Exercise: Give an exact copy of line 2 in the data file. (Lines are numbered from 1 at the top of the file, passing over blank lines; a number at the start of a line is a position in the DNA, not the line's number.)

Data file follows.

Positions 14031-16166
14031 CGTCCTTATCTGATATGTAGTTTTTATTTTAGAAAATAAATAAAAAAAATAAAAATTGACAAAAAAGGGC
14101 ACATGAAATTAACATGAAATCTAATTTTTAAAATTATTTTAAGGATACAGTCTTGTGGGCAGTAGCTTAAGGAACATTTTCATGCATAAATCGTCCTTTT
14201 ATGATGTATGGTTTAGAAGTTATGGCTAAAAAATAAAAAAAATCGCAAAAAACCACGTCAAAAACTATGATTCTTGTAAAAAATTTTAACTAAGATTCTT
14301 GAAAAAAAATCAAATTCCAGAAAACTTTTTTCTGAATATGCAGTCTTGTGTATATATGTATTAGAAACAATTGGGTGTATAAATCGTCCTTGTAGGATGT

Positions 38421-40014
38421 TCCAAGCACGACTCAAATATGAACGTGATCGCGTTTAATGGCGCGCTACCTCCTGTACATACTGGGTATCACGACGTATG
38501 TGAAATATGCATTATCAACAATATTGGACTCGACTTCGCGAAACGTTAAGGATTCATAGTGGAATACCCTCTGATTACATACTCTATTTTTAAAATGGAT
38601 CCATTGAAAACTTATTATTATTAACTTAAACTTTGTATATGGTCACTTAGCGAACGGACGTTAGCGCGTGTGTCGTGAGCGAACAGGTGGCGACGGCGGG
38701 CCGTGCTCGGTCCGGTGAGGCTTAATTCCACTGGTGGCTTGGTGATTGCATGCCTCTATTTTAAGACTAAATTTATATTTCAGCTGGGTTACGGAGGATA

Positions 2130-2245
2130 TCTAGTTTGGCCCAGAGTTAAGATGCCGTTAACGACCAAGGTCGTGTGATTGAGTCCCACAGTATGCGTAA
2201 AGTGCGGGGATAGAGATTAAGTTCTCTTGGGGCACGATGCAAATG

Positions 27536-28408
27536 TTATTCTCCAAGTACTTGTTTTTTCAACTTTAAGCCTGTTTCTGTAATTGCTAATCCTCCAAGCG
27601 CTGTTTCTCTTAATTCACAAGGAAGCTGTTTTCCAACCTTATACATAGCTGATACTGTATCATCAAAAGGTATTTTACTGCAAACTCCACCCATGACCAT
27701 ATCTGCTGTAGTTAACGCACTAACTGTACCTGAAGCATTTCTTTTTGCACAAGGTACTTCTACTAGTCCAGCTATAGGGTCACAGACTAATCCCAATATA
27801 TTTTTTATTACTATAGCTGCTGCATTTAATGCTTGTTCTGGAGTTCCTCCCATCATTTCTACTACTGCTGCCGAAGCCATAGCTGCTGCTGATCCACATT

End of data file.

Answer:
14031 CGTCCTTATCTGATATGTAGTTTTTATTTTAGAAAATAAATAAAAAAAATAAAAATTGACAAAAAAGGGC